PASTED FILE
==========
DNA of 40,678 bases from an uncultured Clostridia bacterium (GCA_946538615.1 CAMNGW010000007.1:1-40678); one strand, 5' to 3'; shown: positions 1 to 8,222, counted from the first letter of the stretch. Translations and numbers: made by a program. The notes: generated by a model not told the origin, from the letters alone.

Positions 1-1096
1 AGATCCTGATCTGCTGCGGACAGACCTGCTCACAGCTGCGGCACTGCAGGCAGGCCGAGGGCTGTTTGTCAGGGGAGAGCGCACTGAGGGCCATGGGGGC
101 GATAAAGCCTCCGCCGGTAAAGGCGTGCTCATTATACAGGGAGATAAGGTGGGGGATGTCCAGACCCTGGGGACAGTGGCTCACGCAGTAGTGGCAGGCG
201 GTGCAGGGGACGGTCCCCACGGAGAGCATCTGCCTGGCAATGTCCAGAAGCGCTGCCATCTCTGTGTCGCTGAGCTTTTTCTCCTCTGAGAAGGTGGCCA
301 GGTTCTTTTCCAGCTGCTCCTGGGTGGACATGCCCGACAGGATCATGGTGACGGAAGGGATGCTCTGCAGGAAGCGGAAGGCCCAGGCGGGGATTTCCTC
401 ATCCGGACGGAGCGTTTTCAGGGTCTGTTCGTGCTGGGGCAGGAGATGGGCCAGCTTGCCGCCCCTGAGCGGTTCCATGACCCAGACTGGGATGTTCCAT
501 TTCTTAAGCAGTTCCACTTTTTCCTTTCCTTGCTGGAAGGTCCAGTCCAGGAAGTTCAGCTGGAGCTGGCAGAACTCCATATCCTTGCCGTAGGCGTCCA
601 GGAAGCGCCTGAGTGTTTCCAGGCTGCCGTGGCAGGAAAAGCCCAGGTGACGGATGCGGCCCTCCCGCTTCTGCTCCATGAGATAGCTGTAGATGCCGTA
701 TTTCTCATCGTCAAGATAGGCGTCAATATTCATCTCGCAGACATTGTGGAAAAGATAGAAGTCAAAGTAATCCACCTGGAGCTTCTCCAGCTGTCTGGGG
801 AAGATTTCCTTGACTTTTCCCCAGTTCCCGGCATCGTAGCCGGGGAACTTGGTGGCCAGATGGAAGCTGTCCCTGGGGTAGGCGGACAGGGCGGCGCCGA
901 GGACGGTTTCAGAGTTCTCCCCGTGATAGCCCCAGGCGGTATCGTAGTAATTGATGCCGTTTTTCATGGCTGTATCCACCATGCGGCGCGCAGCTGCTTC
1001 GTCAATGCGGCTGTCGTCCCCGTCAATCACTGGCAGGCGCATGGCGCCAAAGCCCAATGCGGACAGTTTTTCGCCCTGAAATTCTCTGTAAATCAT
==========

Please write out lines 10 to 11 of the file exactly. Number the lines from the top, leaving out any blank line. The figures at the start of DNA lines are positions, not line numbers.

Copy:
701 TTTCTCATCGTCAAGATAGGCGTCAATATTCATCTCGCAGACATTGTGGAAAAGATAGAAGTCAAAGTAATCCACCTGGAGCTTCTCCAGCTGTCTGGGG
801 AAGATTTCCTTGACTTTTCCCCAGTTCCCGGCATCGTAGCCGGGGAACTTGGTGGCCAGATGGAAGCTGTCCCTGGGGTAGGCGGACAGGGCGGCGCCGA